Theme Of Foreshadowing In Of Mice And Men

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“A guy needs somebody- to be near him. A guy goes nuts if he ain’t got nobody…” In John Steinbeck’s Of Mice and Men, the novella is centered around the idea of loneliness. Two migrant workers - George and Lennie, travel to various farms and work where they’re needed. Lennie, a slow man who’s disability isn’t quite specified accidentally provokes trouble causing George, his caretaker and best friend, and himself to move frequently. Steinbeck uses foreshadowing to develop the theme of loneliness for land, loneliness for attention, and loneliness for companionship.

George and Lennie roam around, never settling in one place. They yearn for land, and often picture a “dream farm”, some acreage to enjoy for themselves. George is successfully able to describe this farm to Lennie, in order to keep him preoccupied with an end goal in mind. George knows this farm will not come to be, that something may come up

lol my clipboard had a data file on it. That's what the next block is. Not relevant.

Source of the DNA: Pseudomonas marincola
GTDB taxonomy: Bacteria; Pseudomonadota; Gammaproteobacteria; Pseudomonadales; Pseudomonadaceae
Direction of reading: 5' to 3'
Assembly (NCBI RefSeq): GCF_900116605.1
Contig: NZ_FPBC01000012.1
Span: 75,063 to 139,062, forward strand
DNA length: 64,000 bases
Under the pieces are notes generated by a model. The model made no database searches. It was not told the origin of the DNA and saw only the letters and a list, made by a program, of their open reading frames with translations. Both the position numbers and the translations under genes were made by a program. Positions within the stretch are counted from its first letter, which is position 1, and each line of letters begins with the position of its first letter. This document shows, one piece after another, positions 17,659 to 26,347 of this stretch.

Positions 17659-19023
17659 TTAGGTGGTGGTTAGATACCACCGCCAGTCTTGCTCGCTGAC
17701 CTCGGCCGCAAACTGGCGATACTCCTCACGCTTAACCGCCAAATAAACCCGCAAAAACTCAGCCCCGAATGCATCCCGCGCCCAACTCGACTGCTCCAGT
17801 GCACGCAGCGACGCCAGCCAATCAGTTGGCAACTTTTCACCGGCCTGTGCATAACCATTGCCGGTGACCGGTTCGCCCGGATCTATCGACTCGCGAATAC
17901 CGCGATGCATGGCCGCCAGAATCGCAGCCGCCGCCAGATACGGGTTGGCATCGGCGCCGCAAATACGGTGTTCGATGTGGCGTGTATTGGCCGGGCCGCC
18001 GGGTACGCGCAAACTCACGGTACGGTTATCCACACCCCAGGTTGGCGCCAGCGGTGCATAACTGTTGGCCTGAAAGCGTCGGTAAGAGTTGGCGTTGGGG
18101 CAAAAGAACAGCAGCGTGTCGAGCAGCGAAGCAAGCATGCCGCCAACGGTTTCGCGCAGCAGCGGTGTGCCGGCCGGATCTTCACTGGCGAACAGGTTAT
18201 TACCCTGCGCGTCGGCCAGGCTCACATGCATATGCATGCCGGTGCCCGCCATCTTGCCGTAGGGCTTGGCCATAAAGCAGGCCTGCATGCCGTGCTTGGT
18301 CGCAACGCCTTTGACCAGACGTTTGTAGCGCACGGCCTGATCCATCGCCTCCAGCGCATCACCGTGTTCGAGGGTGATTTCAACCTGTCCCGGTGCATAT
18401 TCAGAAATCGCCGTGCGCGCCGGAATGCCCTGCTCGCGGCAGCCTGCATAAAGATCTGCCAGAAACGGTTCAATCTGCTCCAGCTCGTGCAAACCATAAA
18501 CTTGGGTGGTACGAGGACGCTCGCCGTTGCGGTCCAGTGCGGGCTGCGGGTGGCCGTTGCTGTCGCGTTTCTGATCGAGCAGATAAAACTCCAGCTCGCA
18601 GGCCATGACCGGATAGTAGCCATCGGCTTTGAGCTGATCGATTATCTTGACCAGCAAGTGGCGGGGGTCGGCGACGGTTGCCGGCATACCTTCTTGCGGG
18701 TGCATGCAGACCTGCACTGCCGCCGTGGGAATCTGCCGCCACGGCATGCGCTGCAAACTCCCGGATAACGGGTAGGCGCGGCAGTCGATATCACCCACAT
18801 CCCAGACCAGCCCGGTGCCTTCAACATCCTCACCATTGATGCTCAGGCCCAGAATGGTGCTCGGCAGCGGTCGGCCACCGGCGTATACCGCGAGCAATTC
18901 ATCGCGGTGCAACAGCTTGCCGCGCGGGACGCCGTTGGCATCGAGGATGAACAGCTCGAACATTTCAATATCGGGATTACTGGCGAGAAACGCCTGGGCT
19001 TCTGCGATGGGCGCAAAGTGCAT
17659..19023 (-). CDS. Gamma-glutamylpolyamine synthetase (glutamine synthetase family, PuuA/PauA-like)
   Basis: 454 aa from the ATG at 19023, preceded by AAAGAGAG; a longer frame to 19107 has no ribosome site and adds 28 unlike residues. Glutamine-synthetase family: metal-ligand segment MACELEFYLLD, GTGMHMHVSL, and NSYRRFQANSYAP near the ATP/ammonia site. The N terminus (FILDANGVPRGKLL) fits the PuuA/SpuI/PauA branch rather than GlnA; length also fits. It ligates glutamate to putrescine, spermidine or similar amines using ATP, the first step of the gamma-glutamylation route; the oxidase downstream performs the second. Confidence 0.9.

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With Lennie, he seems more happy, only that he doesn’t like getting into trouble with George. When he unintentionally kills a mouse he finds, he tries to hide his mistake, “George snapped his fingers sharply and at that sound Lennie laid the mouse in his hand” (8). Lennie accidentally killing this mouse displays that he has no control over his own strength. This incidental death foreshadows that there may be more casualties coming. In the poem To a Mouse by Robert Burns, he states, “The best laid schemes of mice and men often go askew” anticipating that regardless of George’s best plans, something may go wrong. Burns’ poem was a big inspiration for Of Mice and Men. Reading back, foreshadowing is used throughout the entirety of the book, and much like the quote from the poem, the ending can be predicted. Although Steinbeck utilizes foreshadowing to show loneliness for attention, he also uses foreshadowing to illustrate loneliness for

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